I have found a document from the artillery museum in France about the battle of Stonne : "l'artillerie de la 3e DIM du 14 mai au 7 juin 1940 au sud de Sedan dans la bataille de Stonne". Among other things it includes a testimony from a German tanker from 10.PzD (Karl Koch, PzRgt 8, 7th company - he is in the turret of a Panzer IV) on May 15 in Stonne.

5 Panzer IVs and 5 Panzer IIs from 10.PzD are moving towards Stonne. Suddenly 3 Panzer IVs are knocked out by an ambushed French 25mm AT gun. In Karl Koch's Panzer IV the driver is hit but manages nonetheless to move the tank a little bit more. The crew bails out except the driver which is heavily wounded and the radio operator who is under shock. While abandoning his Panzer IV under French infantry fire, Karl Koch sees the French AT gun very close to the 3 German wrecks and one of the 3 Panzer IVs is burning. Behind the 3 knocked out tanks, the 2 remaining Panzer IVs and 5 Panzer IIs are waiting.

These 5 German tanks enter in Stonne while the French AT gun has already moved to another emplacement. The 3 crew members of Karl Koch's Panzer go again to the knocked out Panzer IVs, wanting to use one of them as pillbox. The driver is evacuated and the radio operator is found dead on the tank with a bullet in the head (did he commit suicide or was he shot be a French sharpshooter while trying to evacuate ?).

The 5 Panzer IIs retreat quickly out of Stonne, signalling a French tank attack. [On May 16, Karl Koch will be told that the 2 remaining Panzer IVs from his platoon had finally been destroyed in the town.]

Karl Koch and his comrades are at this moment waiting for French tanks to appear out of the town. A first French tank is knocked out after 2 shots (at 600m for the first one). 10 minutes later a second tank arrives beside the first one and still later a third one. All of them are neutralized (immobilized, destroyed) by the immobilized Panzer IV. These tanks are very probably Hotchkiss H39 tanks form the 45e BCC but on the French side only 2 Hotchkiss tanks are reported destroyed (perhaps one of them could be recovered later since the town was occupied by French troops after this attack – or one of these tanks is perhaps a FCM36). French infantry appears (probably men from an infantry company from 51e RI) but these elements are pulled back by the German tanks. The German tankers gather ammunition from the other remaining Panzer IVs.

After a long moment a 4th French tank arrives, and is described as a "monster". It is very likely a Renault B1bis tank and seems to be a surprise for the German tankers. They say having shot about 20 times on this tank with their 7.5cm KwK without effect. Finally additional shots enable to destroy one of the tracks of this French tank. Later a 5th French tank arrives, also a B1bis tank. It fires with all its weapons but has apparently not spotted the German tank (or took it as a wreck like the 2 other ones). The French tank is also probably under fire form other German units and firing against other targets. Once again all the German shots are without effect until the barrel of the 47mm turret gun is hit and the French tank is damaged while firing with it. This French tank is abandoned by its crew.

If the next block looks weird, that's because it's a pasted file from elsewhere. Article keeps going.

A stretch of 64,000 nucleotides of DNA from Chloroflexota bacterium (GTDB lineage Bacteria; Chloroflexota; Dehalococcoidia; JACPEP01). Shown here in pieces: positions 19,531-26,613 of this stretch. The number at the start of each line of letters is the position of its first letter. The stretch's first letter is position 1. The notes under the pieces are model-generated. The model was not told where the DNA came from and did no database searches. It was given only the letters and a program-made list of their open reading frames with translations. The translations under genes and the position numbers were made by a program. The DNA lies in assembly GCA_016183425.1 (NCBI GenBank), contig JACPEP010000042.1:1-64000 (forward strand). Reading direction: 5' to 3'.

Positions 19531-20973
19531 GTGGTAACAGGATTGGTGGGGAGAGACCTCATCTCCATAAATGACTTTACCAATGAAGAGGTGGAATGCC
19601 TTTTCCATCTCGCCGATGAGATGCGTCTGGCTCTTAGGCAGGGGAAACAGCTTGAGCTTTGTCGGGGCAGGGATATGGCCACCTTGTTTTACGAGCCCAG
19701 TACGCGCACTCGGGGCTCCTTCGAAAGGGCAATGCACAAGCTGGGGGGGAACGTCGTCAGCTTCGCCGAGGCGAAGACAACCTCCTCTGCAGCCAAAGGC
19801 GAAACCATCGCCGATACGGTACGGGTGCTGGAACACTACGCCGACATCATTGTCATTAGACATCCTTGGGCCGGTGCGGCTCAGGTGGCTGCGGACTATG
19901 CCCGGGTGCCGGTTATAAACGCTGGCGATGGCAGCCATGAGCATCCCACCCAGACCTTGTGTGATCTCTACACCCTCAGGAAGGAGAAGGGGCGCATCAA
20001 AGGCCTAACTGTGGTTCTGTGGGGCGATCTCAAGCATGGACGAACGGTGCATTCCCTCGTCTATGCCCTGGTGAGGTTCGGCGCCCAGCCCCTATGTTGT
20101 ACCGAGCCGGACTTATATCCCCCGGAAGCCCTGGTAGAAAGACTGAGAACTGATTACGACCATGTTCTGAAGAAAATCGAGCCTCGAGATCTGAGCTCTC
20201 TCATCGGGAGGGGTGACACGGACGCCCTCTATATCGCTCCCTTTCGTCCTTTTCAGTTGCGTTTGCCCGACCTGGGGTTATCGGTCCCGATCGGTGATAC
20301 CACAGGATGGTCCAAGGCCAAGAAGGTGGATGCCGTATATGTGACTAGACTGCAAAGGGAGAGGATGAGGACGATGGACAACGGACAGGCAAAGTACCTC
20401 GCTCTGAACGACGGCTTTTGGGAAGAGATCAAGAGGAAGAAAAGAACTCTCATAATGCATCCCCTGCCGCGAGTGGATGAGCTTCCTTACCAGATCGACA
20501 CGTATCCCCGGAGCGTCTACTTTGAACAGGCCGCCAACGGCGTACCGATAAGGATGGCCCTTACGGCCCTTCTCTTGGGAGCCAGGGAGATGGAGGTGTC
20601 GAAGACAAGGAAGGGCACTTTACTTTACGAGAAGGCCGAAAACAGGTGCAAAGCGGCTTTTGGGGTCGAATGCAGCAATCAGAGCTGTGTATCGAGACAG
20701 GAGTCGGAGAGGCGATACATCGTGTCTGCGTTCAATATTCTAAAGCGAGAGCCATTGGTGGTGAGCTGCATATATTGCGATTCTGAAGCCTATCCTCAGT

We know that 3 Renault B1bis were lost on May 15: B1bis "Chinon", "Gaillac" and "Hautvillers" from 49e BCC.

Therefore, at least 2 Renault B1bis tanks and 2-3 light tanks were destroyed or immobilized by the Panzer IV of Karl Koch. That means that these 2 B1bis tanks were not at all destroyed by 3.7cm AT guns according to this testimony; or at least not by a 3.7cm PaK alone. The French tanks were probably under fire from various German guns and tanks.

The 3rd Renault B1bis can eventually be credited to the 14th AT company of the "Grossdeutschland" infantry regiment (Lieutenant Beck-Broichsitter) [the famous intake shutter testimony] but probably not the 3 Renault B1bis like they claim it.

During the same time at least 5 Panzer IVs, 12 various vehicles and 6 AT guns have been knocked out. The Germans claim the destruction of 33 French tanks on that day but the real number of knocked out French AFVs is 10-11 tanks, including 3 Renault B1bis.

The B1bis "Gaillac" as seen on the photos has a destroyed track and would eventually be the first B1bis tank knocked out by Karl Koch.
The B1bis "Hauvillers" is also the one said to have been knocked out by Karl Koch on Antoine Misner's website. This is the one which has been hit on its turret gun.
The B1bis "Chinon" would then perhaps be the Renault B1bis knocked out at very close range by a 3.7cm PaK ?



Renault B1bis "Gaillac"
• Commander: Adjudant-chef Jean Simon
• Driver: Sergent Jean Mathis
• Radio operator: Caporal Pierre Mairot
• Driver assistant: Caporal Marie Schnoebelen
One track is destroyed and all the crew members are KIA.

Renault B1bis "Chinon"
• Commander: Sous-lieutenant Yves Rohou
• Driver: Sergent-chef André Ducasse
• Radio operator: Caporal-chef Maxime Quevy
• Driver and commander assistant: Chasseurs Roger Mauger and Henri Vanderbercq
All the crew members are shot while bailing out.

Renault B1bis "Hautvillers"
• Commander: Sous-lieutenant Jacques Klein
• Driver: Caporal-chef Emile Chanel
• Radio operator: ?
• Driver assistant: ?
The turret is blocked, the 47mm SA35 gun is damaged, the left track is cut and the armor is slightly damaged (spalling ?) with splinters slightly wounding the driver. The tank begins to burn after and electric fire leading later to an internal explosion.


--> May 16:

May 16 will see the involvement of 2 companies of the 41e BCC supporting the action of the III/51e RI. The attack is preceded by an artillery preparation of 45 minutes organized by the 242e RALD. The combats will be very intense. The "Grossdeutschland" infantry regiment and the 10.PzD are then replaced by the 16.ID, 24.ID and 26.ID. On May 16, at 01h30, the 41e BCC is ordered to attack Stonne with its 1st and 3rd companies.